Insufficient time to understand, prepare for and carry out area reviews of the FE sector has helped lead to the failure of many recommended college mergers, according to a DfE commissioned evaluation by independent research firm CFE. FE Week reports that the findings, based on two area reviews in Birmingham and Solihull, and Tees Valley in spring 2016, show too much priority was given to financial priorities at the expense of learner and local business needs. Insufficient data analysis to identify which suggested mergers would work best was also to blame.
FE commissioner Richard Atkins told the Commons education committee that the reviews were not entirely successful. However, he said the whole process had created closer liaison between colleges, local authorities and local enterprise partnerships; it had also encouraged colleges to show more accountability by making greater use of and sharing their data.
The Government’s ambitious target of 3m apprenticeship starts by 2020 is now further away than ever, reports FE News. The latest number of starts is just over 1.23m at the halfway stage. In addition, the Association of Colleges CEO, David Hughes, has called for the target to be dumped and replaced with another about job outcomes, stressing the need to develop greater access and quality in apprenticeship provision.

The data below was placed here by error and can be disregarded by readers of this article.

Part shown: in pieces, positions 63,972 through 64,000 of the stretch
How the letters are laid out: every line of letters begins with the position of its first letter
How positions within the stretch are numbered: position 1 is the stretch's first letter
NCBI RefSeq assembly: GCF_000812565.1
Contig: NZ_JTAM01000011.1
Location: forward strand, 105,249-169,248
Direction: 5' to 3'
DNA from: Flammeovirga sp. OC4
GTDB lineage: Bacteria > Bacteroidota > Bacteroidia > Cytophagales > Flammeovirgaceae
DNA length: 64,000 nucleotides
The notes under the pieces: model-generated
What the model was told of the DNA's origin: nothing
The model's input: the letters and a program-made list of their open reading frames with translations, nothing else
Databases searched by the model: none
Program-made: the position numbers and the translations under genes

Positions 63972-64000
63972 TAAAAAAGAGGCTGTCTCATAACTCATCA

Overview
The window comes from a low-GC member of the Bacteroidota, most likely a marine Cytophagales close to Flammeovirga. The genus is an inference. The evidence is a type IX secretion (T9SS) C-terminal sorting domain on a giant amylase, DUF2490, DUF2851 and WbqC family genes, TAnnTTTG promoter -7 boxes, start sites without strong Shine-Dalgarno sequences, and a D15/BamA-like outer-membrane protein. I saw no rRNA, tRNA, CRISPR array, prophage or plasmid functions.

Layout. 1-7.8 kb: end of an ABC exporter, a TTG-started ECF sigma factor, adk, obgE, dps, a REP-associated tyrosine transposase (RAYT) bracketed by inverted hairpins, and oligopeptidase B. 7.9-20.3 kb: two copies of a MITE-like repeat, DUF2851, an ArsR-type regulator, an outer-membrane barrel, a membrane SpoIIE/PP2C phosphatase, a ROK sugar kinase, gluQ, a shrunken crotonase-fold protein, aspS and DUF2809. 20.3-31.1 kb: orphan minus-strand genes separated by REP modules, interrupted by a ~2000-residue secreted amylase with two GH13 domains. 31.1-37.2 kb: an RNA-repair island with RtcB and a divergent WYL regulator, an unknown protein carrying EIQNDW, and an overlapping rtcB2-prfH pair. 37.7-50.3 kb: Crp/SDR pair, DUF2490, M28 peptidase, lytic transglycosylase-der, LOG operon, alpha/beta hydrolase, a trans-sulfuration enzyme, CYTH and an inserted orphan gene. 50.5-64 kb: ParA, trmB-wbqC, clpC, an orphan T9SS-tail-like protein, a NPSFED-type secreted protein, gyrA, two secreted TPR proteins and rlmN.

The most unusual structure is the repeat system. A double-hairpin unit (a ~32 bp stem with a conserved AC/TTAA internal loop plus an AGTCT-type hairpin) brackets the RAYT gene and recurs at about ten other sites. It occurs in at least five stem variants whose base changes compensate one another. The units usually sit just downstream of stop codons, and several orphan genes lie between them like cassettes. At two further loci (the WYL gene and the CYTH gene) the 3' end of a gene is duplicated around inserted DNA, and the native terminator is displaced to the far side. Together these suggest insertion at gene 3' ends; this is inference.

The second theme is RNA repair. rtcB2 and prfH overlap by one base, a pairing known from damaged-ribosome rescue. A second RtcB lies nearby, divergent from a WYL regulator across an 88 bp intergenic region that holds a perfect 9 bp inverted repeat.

Meanwhile on its website, the Learning and Work Foundation lists possible reasons for the slowdown – apprenticeship levy funding rules (in which SMEs are expected for the first time to pay 10% of training costs – as well as their apprentices’ wages); and a rise in higher (degree-level) apprenticeships and a downturn for level 2 and 3 qualifications – employers are ‘buying’ fewer apprenticeships as higher apprentices cost far more to train than level 2 and 3 entrants. The foundation urges the government to ensure “sufficient funding and incentives to increase training at lower qualification levels and end the historic inequality that most training goes to those that already had the most.”
Missed recruitment targets at almost 87% of all university technical colleges (UTC) operating in 2016-17 left them owing around £11m in unspent funding to the Education and Skills Funding Agency, reports FE Week. Poor Ofsted results have helped deter parents from encouraging their year 9 children to go to the new-style schools. However, the government hopes new rules will improve student intake (i.e. local authorities must now write to parents about the UTC offer and schools must allow colleges to talk direct to pupils about all post-14, -16 and -18 career and study options).